Spina bifida is the most common permanently disabling birth defect worldwide. It is estimated to affect one to two of every 1,000 newborns in the United States. In some parts of the world, the rates are higher: in Ireland and Wales, for example, there are three to four cases of myelomeningocele per 1,000 births.

There are some variations in frequency among different ethnic groups in the United States, with Hispanics having the highest rate of spina bifida, followed by Caucasians, Native Americans, African Americans, and Asian Americans. The total number of Americans with severe spina bifida was estimated to be around 70,000 in the early 2000s.

Spina bifida is slightly more common in girls than in boys, although the reason for this difference is not known.

Causes and Symptoms

The exact cause of NTD is not known, but is thought to be the result of interactions between genetic factors and the mother's diet. The fact that the rates of NTD vary from country to country and among different races suggests that genes are involved in the disorder. In addition, researchers have found that a woman who has one child with NTD has a greater chance of having a second child with NTD. Diabetes and seizure disorders also increase a woman's risk of having a baby with spina bifida.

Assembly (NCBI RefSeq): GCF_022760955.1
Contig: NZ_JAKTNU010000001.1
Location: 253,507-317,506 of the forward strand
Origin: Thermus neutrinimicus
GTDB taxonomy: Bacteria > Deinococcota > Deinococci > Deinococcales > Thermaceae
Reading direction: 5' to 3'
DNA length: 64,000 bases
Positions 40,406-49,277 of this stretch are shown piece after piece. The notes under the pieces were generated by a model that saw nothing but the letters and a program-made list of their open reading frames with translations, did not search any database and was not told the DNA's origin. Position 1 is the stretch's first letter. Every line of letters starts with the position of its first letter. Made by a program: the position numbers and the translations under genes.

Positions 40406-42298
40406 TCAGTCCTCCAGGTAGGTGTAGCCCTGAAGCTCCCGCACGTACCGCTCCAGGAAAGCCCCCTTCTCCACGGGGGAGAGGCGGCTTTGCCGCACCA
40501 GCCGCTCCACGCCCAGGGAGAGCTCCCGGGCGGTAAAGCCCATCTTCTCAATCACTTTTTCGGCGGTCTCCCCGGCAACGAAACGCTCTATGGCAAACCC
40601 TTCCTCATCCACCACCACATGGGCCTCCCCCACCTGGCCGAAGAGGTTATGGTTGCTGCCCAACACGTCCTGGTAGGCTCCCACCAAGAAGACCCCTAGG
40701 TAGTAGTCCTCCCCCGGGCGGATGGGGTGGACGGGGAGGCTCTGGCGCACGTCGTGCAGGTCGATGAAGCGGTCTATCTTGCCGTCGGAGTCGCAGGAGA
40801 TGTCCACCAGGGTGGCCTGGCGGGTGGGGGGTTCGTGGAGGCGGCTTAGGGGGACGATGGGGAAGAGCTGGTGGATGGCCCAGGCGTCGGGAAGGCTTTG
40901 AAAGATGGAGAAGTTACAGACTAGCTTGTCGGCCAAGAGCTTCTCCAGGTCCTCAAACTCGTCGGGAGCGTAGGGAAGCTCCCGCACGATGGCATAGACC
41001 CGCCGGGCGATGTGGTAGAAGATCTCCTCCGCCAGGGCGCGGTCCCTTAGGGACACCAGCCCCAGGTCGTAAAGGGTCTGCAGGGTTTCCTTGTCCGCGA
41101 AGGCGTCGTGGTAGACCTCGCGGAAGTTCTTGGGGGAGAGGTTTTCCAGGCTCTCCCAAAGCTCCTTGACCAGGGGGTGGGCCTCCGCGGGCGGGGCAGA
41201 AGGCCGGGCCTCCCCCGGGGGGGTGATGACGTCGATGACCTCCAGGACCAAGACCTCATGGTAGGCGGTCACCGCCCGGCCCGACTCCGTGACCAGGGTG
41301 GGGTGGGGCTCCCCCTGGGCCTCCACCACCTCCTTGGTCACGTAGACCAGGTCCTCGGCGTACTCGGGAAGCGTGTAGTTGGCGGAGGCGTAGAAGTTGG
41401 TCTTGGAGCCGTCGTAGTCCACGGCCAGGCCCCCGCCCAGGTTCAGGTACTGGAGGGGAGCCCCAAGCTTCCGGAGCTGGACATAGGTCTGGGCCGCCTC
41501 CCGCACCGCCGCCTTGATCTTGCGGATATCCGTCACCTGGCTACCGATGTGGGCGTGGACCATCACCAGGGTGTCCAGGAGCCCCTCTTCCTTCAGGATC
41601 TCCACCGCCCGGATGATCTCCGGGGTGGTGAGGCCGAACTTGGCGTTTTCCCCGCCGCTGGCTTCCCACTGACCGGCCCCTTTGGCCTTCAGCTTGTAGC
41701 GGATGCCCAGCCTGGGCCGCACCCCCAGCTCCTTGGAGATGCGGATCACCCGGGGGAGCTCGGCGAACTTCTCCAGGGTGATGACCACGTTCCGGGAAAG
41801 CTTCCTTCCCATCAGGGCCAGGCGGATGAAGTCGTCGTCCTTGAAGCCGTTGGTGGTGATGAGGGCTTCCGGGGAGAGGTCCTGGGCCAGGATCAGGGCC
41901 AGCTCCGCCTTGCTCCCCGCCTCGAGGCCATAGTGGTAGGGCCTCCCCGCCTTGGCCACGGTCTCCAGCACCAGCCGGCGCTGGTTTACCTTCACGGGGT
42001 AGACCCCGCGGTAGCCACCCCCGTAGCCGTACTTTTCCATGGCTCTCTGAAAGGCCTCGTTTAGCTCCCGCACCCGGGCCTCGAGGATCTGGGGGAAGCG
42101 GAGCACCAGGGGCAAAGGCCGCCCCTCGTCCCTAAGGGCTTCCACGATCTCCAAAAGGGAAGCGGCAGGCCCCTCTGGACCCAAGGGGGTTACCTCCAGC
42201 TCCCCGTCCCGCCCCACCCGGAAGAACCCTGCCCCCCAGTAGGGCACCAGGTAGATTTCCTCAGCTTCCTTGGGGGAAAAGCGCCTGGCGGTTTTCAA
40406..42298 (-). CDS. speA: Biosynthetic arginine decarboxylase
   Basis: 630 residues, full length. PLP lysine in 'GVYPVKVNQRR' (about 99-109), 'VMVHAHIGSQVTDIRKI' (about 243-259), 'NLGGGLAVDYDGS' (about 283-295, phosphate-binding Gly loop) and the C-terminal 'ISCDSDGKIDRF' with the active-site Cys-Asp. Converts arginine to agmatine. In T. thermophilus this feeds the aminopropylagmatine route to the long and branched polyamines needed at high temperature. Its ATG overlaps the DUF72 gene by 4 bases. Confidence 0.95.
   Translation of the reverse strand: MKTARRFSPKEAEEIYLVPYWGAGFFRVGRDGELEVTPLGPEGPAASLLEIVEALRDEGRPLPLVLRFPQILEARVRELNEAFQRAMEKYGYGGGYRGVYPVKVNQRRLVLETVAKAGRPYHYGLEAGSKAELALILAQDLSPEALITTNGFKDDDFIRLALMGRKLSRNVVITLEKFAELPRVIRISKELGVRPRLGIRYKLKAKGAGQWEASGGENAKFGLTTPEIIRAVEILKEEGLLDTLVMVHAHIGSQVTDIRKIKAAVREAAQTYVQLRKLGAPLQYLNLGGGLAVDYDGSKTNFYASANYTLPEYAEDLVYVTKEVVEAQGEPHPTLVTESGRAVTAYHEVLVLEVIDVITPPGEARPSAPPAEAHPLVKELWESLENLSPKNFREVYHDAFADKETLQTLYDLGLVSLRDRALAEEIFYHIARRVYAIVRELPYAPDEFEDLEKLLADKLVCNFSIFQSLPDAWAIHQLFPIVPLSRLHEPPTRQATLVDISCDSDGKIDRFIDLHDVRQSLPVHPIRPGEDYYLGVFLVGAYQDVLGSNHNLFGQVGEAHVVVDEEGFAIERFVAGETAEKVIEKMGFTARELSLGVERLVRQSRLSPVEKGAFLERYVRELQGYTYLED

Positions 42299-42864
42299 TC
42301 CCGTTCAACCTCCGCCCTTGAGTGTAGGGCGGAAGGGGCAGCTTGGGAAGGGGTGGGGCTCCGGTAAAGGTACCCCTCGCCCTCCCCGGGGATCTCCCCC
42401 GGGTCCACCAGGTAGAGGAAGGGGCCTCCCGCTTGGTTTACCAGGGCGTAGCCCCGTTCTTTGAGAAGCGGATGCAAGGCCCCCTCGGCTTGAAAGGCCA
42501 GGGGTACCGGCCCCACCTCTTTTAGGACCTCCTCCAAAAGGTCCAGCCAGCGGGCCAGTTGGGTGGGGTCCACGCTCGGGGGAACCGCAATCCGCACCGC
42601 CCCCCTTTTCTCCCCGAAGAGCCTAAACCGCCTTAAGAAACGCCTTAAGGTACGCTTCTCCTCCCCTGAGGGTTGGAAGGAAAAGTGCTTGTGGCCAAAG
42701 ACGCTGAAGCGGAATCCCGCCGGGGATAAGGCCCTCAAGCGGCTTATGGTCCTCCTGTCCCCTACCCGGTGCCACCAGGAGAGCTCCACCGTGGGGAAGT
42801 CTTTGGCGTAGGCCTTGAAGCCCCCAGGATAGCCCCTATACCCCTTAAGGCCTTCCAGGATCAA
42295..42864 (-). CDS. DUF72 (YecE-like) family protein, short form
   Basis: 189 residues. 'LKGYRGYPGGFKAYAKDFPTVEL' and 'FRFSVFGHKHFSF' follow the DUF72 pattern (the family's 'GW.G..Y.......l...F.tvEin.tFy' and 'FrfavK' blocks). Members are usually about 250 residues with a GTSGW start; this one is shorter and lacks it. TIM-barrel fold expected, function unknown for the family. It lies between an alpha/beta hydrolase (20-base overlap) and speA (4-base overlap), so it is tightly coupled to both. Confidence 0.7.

Spina Bifida and Euthanasia

In 2004 a group of doctors in the Netherlands made headlines around the world with their publication of the Groningen Protocol, a document justifying the euthanasia, or mercy killing, of infants that the doctors regarded as involving “unbearable and hopeless suffering.” The doctors then published an article in the New England Journal of Medicine in 2005 defending their position and discussing the euthanasia of twenty-two newborns between 1997 and 2004 on the grounds that their cases were hopeless. All had spina bifida.

The article disturbed many people because even severe spina bifida is not considered a fatal disability. None of the twenty-two infants died simply from allowing their birth defect to take its course; they were killed by administering an overdose of a sleeping medication. Another Dutch doctor openly questioned the Groningen Protocol's reference to “unbearable suffering,” noting that the majority of patients with myelomeningocele can be treated surgically and have good prospects of a productive adult life. He concludes, “There is no reason whatsoever for active life-termination of these newborns.” An ongoing question remains: if spina bifida is considered a reason for ending a newborn's life, might other diseases come to be regarded in the same way?